Paul Sagan was among those reticent donors exposed when Office of Campaign and Political Finance forced Families for Excellent Schools Advocacy to obey the law and disclose their donors. That has given Mr. Sagan a bit of trouble since he is also chairman of the state’s Board of Secondary and Elementary Education. His recent defense of his dark money donations is an exemplar of some good advice: when you are in a hole, stop digging.
Here is language important to Mr. Sagan’s case from his recent seven page letter, speaking of FESA (now banned in Boston):
To be clear, their disclosure responsibility is their business, not a donor’s. As a donor, I have no control over their disclosure obligations or practices. I expect them to do what’s right under whatever regulations they operate under.
It’s true that the disclosure requirement falls on the organization. FESA violated that and got the death penalty. But a donor does have the responsibility to make sure that he or she does not make a donation for the “purpose of disguising the true origin of the contribution.” There are OCPF regulations in 970 CMR 1.22 that apply to the responsibilities of the individual donor, so let’s take a look at them.
(6) No organization or individual may directly or indirectly make a contribution or independent expenditure, or an electioneering communication, in any manner for the purpose of disguising the true origin of the contribution, independent expenditure, or electioneering communication.
(7) If a donor to a tax exempt or other organization knows that a payment or thing of value it provides to the organization will be used to make a contribution or an independent expenditure to support or oppose a Massachusetts candidate or ballot question, or an electioneering communication referencing a Massachusetts candidate, the full amount of the donor's payment or donation to the organization shall be disclosed . . . For purposes of 970 CMR 1.22, a donor "knows" that a payment will be used to make a contribution, independent expenditure, or electioneering communication, if the donor makes a contribution in response to a message or a solicitation indicating the organization's intent to make a contribution, independent expenditure, or electioneering communication, or if other circumstances, including the timing and context of the donations, indicate that a donor knew that the payment would be used for such purpose.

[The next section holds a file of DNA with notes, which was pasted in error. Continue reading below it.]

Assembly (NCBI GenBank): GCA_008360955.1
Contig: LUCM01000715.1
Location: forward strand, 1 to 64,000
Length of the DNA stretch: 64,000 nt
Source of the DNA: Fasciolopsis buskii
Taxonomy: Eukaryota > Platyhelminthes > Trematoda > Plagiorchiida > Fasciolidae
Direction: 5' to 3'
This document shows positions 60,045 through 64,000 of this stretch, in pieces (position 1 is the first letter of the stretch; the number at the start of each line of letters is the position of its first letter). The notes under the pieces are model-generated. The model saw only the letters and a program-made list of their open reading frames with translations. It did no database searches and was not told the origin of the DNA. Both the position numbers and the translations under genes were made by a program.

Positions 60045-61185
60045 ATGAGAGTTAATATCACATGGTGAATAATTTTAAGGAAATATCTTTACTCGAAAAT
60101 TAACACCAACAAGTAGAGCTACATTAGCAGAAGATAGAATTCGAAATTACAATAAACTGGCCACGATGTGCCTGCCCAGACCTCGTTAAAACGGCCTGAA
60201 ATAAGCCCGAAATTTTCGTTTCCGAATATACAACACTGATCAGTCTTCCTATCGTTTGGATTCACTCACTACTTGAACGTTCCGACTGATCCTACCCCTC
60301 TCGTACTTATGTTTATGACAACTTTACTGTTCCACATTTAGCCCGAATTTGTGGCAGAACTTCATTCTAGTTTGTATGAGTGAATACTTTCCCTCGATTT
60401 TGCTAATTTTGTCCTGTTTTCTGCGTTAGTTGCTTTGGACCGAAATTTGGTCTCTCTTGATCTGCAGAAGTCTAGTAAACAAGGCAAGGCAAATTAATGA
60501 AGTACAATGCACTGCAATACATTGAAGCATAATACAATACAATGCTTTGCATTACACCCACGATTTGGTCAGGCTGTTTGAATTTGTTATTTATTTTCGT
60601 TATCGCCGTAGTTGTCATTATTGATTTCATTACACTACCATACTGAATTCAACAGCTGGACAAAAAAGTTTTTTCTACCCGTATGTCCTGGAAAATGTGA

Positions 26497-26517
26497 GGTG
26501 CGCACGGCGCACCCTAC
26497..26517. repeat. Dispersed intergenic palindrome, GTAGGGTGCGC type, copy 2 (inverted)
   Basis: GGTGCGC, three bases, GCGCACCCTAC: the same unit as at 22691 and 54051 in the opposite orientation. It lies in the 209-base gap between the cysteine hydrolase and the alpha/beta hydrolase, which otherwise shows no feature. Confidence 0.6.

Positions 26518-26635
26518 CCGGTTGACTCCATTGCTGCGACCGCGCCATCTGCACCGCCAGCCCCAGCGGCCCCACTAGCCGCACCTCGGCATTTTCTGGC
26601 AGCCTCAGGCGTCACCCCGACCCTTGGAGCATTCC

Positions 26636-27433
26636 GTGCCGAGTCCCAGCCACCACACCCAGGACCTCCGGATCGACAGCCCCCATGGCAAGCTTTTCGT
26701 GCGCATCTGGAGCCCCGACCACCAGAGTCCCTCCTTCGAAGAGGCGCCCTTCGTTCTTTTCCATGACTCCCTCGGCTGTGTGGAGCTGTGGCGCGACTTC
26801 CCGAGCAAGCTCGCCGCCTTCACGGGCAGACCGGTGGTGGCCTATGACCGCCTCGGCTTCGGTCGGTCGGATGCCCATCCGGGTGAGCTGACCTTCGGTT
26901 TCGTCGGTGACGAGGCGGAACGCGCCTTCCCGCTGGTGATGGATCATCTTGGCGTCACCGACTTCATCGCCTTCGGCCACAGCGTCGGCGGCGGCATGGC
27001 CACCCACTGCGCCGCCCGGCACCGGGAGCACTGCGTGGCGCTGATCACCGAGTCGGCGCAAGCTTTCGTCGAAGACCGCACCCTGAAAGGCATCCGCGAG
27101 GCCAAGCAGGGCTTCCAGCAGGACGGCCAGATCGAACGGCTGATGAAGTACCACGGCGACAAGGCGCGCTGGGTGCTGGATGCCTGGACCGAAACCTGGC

Did Mr. Sagan know the contributions he was giving to FESA would be used to make a contribution to support Question 2? Here’s what he wrote:
In March of 2016 I requested an opinion from the State Ethics Commission relating to contributions I was considering making from personal funds to organizations associated with efforts to raise the statutory cap on charter schools in Massachusetts by various means, including legislation or a ballot question.
Several paragraphs earlier, Mr. Sagan wrote:
I was familiar with those groups (the groups to which he made his donations, including FESA) well before Question Two was even placed on the ballot. I knew their leaders, they asked me for financial support, and I gave them some.
Maybe he didn’t know the underhanded FESA would be hiding the money?
I have been criticized for not making a voluntary disclosure of my donations ahead of any disclosure by the organizations themselves. I did give careful consideration to making such a disclosure—to simply announcing that I had made donations to two organizations that supported lifting the statutory cap on charters. But I decided not to do so.
Why? On balance, I thought that if I went ahead and announced my donations, opponents of Question Two would accuse me of using my position as chair of the board of Elementary and Secondary Education as a platform to help influence support for expanding the statutory cap on charter schools.
What matters here is if Mr. Sagan made his contribution “in any manner for the purpose of disguising the true origin of the contribution.”
On that we’ll have to take him at his word.
The Washington Post recently adopted a new slogan: “Democracy dies in darkness.” I agree.
[Full disclosure: as an educator in the UMass system, I am a union member. I write about dark money (and other things). I don't write about education policy.]